Sunday, March 11, 2018

Snoozer Snapshots

I would guess that most people who went to Disneyland over the years brought their handy, affordable Kodak cameras, and had their drugstore or Photomat develop little square snapshots. That's what my family did! No fancy 35mm slides for us. Unfortunately. 

Here are some typical examples! Like this shot of the Columbia, modeled after America's first nuclear-powered sailing ship; passing beneath the polar ice caps was just one of its many amazing accomplishments. 

Meanwhile, folks are standing on what used to be the old fishing piers, though by this point I think they were used as places to sit and reflect, and maybe enjoy a refreshing cigarette.

What?? I certainly never expected a photo of the Mark Twain! Have I ever mentioned that I am a terrible poker player?

Everyone loves a good waterfall, and Cascade Peak lived up to its name with an assortment of them. Notice the cloud of steam from the Mark Twain.

And, ya got yer Friendly Indian Village; the boy on the canoe now has his dog. Did the dog have a name? Did he have hopes and dreams? I believe that the sunlit area through the trees was a small meadow where the Disneyland Railroad passed, although the tracks might have been moved with the addition of "It's a Small World" in 1966.

I hope you have enjoyed today's humble snapshots.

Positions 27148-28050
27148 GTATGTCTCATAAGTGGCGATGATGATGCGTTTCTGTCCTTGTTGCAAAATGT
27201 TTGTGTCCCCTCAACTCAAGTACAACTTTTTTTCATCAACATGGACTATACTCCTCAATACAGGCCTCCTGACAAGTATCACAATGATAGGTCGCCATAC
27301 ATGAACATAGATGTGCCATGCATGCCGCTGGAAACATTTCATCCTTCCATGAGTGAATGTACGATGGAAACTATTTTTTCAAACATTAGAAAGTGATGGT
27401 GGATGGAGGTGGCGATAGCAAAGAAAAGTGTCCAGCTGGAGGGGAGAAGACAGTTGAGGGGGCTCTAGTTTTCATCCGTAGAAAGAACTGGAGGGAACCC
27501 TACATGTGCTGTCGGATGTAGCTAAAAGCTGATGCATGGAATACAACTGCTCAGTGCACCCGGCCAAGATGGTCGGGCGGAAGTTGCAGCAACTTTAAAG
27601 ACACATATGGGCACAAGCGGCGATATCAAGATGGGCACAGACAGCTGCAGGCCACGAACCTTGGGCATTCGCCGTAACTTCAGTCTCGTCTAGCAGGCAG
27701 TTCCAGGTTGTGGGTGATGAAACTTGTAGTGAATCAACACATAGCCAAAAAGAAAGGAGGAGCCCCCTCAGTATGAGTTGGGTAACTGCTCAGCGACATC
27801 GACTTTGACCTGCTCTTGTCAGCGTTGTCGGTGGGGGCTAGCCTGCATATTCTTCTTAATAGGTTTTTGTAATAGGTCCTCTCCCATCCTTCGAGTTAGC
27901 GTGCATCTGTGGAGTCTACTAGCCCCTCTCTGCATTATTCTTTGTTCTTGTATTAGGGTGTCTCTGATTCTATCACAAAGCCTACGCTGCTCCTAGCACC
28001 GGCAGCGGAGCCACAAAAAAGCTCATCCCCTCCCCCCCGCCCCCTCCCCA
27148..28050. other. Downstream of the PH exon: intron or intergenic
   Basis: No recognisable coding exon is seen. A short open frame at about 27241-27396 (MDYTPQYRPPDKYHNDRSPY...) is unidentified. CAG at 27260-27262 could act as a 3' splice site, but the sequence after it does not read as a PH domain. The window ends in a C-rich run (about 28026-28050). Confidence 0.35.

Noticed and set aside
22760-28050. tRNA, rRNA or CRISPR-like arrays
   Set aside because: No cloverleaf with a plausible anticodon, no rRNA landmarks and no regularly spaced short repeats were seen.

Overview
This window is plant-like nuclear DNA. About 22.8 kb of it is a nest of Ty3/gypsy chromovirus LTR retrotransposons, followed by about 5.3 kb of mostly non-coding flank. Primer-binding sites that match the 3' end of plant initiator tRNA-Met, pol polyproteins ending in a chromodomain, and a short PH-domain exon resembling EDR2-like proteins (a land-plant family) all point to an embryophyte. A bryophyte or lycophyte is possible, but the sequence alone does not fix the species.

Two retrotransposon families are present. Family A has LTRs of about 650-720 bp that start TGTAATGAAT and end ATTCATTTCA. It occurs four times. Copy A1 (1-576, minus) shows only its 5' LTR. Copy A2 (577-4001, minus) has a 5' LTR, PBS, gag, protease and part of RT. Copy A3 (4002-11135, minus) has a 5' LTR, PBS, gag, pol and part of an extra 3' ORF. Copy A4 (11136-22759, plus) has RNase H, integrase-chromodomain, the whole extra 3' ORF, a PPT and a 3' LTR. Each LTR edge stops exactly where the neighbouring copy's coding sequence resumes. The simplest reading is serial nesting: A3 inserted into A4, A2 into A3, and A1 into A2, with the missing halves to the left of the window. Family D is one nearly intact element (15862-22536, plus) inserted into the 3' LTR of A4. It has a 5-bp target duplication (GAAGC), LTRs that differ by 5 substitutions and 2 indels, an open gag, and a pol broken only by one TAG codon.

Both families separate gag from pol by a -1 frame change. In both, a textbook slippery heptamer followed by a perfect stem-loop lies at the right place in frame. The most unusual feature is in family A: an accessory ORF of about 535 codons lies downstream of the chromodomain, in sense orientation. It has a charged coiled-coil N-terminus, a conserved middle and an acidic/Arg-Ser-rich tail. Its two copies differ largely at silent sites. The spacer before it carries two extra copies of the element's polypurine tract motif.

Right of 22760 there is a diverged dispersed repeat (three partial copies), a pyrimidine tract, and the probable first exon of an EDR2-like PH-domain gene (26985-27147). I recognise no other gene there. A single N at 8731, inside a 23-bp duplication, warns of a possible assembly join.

Nanook said...


In actuality, the former fishin' piers were being used as places to park oneself to while away the hours texting-! And I believe the Indian boy's dog was named either Buster, Sport, Queenie or Rover.

Gotta love Cascade Peak-!

Thanks, Major.

Melissa said...

That these perfectly nice pictures could be considered “snoozers” only speaks to the high standards of GDB.

Drugstore? Fotomat? Luxury! We saved those little envelopes that came with the coupons in the Sunday paper, where you could mail your film in for super-cheap double prints.

Did the dog have a name? Did he have hopes and dreams?

I think robot dogs dream of chasing electric sheep.

Jonathan said...

I am willing to bet that Mark Twain is the most phographed attraction at the park. Walt created a whole world within Anaheim and for a few hours one could imagine you were plying the river in a steamboat checking out the sights along the way. Love the pics.

Patrick Devlin said...

As for the meadow behind the village and the train: Once the tracks were moved for the arrival of IASM there was kind of a meadow back there, most noticeable as I recall when you past by the Living Desert. The train used to pass quite close to the tracks of NWRR and its geysers. With the tracks new location you were separated from NWRR by about half of the meadow, since the train went through pretty much its center.

K. Martinez said...

I'm done plenty of snoozing already today. Boy, do I miss passing Cascade Peak along the River while in the Mark Twain. Always remembered the sound of the waterfalls there. Thanks, Major.

Melissa said...

There appears to be some sort of haze on that medder. I'd describe it as bright and golden.

Anonymous said...

I remember that meadow. I used to wonder what amazing things would be built in it.

All we got was that outdoor theater and a petting zoo, pfui. Waste of potential there.

I miss Shiny Boy and his dog, their rigid posture and gleaming integument was a big part of their charm. The later animatronic replacements were "too" good.

I am trying to reserve judgment on the new River until I see it, but I'm sure something will be enough different to hurt a bit.

These are nice pictures, Major, thank you. Not everything needs to be bright and buzzy, those quiet spots in the Park were charming, and now not too many are left.